A Rich Man’s Memory

“A Rich Man’s Memory,” Friend, Oct. 1987, 32

A Rich Man’s Memory

(A fable)

Long ago there was a rich man named Yaacov who did very well selling his wares in the city. His family lived in a big house, rode in fine carriages, and ate the best foods. They lacked nothing that could make them happy and healthy.

One day Yaacov took his finest carriage and drove out into the country to do some business. He was in a great hurry and rode all day without stopping so that he could reach his destination before nightfall. But when darkness came, Yaacov was lost in a wild, unfamiliar country far from his home. “We must find a place for the night, or we will faint from hunger and exhaustion,” he told his horse. The horse whinnied in agreement. Both kept their eyes open for a likely place to stop, but they saw nothing.

Finally Yaacov spied a light in the distance through the trees. He turned his horse toward it, and soon they arrived at a very humble hut. This is not much, Yaacov thought, but maybe the good people inside will give me shelter. He knocked at the door.

A thin man dressed in tattered clothing opened it. When Yaacov explained his need, the man replied, “We have very little, but what we have is yours.”

The inside of the one-room hut was even shabbier than the outside. There was a small fire in the grate, rushes on the floor for beds, and only one chair, which the man offered to Yaacov.

That night the man, his wife, and their little boy treated Yaacov with all the respect and courtesy due a guest in their home. There was little to eat, but the family shared what they had. Yaacov noticed that the man ate very little, leaving him the best of the food. At bedtime they gave him the warmest place by the fire. Yaacov was touched by their kindness and vowed that he would never forget them.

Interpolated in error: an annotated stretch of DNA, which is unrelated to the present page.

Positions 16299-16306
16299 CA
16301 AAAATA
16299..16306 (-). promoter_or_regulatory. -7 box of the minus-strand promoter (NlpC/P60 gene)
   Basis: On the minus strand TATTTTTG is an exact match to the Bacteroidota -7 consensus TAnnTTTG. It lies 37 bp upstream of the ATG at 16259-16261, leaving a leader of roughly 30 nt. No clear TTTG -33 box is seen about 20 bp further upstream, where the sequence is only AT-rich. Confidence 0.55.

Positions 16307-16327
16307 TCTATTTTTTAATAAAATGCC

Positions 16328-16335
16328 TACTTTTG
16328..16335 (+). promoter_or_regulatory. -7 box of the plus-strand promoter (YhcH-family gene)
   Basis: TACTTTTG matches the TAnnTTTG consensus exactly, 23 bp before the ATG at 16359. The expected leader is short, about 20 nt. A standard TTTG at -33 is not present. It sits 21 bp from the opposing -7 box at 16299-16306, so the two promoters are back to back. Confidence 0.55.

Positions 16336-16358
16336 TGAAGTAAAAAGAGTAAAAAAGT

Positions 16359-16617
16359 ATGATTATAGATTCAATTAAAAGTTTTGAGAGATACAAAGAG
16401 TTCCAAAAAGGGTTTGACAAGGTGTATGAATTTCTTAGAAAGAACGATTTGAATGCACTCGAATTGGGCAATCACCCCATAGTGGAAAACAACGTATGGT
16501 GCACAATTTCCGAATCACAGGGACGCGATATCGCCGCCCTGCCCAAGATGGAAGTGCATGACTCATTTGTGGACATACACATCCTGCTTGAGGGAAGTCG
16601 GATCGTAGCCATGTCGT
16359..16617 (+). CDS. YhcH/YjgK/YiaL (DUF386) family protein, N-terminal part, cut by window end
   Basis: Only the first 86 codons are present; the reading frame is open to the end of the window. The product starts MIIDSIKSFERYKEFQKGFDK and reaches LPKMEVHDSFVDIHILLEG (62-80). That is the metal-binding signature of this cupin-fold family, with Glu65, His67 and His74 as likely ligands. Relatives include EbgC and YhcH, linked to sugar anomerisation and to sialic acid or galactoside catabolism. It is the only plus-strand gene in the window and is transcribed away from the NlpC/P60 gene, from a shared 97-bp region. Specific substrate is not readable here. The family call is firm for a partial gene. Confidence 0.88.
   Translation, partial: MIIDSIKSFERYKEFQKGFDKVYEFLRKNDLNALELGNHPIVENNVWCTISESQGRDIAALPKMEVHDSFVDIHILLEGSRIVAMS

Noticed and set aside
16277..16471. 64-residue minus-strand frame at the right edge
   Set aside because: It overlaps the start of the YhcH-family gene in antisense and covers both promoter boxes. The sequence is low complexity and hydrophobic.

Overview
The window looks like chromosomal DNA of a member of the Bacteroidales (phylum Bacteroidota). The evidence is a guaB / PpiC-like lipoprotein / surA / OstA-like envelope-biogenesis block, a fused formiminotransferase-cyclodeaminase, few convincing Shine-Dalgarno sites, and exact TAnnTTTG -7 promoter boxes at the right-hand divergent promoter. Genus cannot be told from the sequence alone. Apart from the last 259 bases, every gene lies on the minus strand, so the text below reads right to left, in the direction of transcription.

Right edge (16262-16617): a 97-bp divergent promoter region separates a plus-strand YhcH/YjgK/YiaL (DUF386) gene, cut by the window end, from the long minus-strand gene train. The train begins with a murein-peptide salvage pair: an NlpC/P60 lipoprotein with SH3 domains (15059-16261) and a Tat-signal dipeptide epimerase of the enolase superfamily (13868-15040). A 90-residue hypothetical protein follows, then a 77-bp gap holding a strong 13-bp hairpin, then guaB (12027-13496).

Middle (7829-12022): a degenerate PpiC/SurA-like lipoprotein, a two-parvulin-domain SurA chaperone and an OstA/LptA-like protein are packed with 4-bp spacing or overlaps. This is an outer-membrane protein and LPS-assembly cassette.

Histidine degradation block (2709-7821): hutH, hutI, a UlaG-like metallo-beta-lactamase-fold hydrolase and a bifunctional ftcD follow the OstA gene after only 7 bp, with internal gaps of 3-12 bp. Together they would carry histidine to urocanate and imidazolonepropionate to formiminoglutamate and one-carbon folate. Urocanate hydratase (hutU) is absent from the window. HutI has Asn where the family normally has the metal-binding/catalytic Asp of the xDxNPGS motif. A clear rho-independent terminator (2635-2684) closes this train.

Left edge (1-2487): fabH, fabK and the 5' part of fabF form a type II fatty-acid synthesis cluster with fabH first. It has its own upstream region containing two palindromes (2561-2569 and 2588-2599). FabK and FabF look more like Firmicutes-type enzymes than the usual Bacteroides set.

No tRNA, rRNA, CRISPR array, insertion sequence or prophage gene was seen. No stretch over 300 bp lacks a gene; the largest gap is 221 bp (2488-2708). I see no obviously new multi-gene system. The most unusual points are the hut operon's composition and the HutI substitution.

Before he left the next day, Yaacov took the little boy aside, gave him a piece of paper, and said, “Here is my address in the city. If ever your family is in need, call on me.” Then, getting directions from his host, he hurried off to his business destination.

Ten years passed, and Yaacov had become even richer. His family had finer carriages, more expensive furniture, and even costlier food. He had forgotten all about that night when he was lost in the country.

One night while Yaacov and his family were seated at the dinner table, there came a knock on the door. Yaacov was called into the great hall.

“This young man says that he knows you, sir,” said one of the servants.

Puzzled, Yaacov looked the young stranger up and down. Finally, he said, “I’m sorry, but I don’t remember you. Who are you?”

“Once, a long time ago,” replied the young man, “you came to our home in the country. You were lost and hungry, and you spent the night in my parents’ home.”

Yaacov then realized that the young man before him must have been the little boy in the humble hut in the country where Yaacov had been so graciously received. “What can I do for you?” Yaacov asked kindly.

“My father and mother are both very ill, and I have lost my job while trying to care for them. Now we have no more food, and they need medicine. If they do not get help soon, they will surely die and I will have failed in my duties as a son,” answered the young man, adding, “I will work hard for you at any task if you will only help my parents.”

“I will provide for your family, but I will not ask you to work for me,” Yaacov told the young man. “Your parents need you now.”

That very night Yaacov sent a doctor with the young man to attend to his parents’ needs. The next morning Yaacov sent ten wagonloads of food and provisions to the family. Yaacov’s wife and daughter also went to help care for the sick man and woman. Within a month the poor family was happy and healthy and much better off than they had ever been before. Yaacov then found the young man a good job in his business and paid him well for his work.

When asked why he did so much for a family whom he hardly knew, Yaacov replied, “They took food from their mouths to feed me and treated me kindly when I was in need. I am still in their debt, for what is my sacrifice compared to theirs? A kindness should be stored away in a person’s heart and returned with interest when it is needed.”

Illustrated by Dilleen Marsh